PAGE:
Interest has increased over the potential of solid oxide fuel cells. An article within the last year was posted on the bioenergy list about combining the old technology of gasification with new solid oxide fuel cell (SOFC) technology. Good, Old Gasification Meets High-Tech Fuel Cells
According to this article, SOFCs are somewhat promising because they operate at high efficiency at small scales and are do not have the demands for gas quality like other fuel cell technologies.
SOFCs typically consist of a solid oxide (ie:ceramic) with an electrolyte that creates electricity straight from a fuel (in this case wood gas).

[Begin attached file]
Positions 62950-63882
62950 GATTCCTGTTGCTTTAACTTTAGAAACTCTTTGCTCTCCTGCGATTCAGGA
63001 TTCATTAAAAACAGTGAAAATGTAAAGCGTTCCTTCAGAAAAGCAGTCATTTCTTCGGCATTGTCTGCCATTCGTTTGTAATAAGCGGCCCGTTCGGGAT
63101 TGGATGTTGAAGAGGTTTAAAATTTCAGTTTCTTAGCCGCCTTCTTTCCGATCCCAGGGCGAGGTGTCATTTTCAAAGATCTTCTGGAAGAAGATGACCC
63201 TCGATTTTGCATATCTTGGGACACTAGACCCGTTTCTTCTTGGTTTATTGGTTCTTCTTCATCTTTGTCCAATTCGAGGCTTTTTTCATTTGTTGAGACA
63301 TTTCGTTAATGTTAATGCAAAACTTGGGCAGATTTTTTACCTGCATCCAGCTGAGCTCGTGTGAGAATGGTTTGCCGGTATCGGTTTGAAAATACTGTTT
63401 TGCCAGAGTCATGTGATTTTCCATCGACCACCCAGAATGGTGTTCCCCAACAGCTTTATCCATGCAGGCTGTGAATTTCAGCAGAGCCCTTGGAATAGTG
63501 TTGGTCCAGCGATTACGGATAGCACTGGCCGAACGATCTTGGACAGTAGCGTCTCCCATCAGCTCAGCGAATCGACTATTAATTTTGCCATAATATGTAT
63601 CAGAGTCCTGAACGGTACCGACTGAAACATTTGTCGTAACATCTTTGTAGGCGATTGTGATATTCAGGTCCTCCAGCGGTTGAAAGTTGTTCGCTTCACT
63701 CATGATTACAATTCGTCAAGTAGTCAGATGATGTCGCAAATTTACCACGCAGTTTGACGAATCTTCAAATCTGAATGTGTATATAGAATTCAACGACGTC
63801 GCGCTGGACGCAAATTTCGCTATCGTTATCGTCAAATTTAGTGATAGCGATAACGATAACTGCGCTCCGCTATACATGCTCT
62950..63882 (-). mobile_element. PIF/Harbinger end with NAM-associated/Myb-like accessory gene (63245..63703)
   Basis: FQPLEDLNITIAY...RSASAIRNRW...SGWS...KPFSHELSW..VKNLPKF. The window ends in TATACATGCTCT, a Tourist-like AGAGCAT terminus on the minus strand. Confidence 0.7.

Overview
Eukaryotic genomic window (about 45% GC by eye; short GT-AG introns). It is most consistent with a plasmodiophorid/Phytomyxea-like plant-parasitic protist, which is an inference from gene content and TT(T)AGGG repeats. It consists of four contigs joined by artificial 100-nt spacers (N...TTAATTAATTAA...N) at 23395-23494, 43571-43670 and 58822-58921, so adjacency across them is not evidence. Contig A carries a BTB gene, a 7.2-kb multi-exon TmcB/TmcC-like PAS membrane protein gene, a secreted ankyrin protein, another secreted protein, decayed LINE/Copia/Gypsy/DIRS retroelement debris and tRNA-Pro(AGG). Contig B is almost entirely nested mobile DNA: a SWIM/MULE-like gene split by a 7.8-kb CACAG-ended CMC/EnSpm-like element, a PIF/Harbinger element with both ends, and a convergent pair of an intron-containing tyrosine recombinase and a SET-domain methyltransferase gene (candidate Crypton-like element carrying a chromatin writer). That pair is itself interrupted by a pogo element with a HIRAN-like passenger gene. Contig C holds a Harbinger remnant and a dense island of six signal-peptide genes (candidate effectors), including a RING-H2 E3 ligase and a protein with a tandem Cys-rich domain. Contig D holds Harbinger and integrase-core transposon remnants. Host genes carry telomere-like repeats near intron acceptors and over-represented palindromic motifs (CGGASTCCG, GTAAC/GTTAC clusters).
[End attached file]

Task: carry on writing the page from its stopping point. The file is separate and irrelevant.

In this thesis, they use an updraft gasifier and then state in the abstract that "Experiments with short stacks showed that tars are to some extent a fuel for SOFCs". However it would seen that there would be an upper limit of the mol. weight of the tars that are ok for SOFCs. This cut-off would seem to be at which the tar becomes large enough so that its marco physical burden is a greater percentage than its chemical potential as a fuel.
They also look at the degradation of the cell over time to identify contamination and stress mechanisms by referring to SEM pictures of the anode.
There has been increased interest in this technology, I believe we have two customers in our current que who are intending to use the GEK for fuel cell technology.
Is anyone else currently doing research in this arena?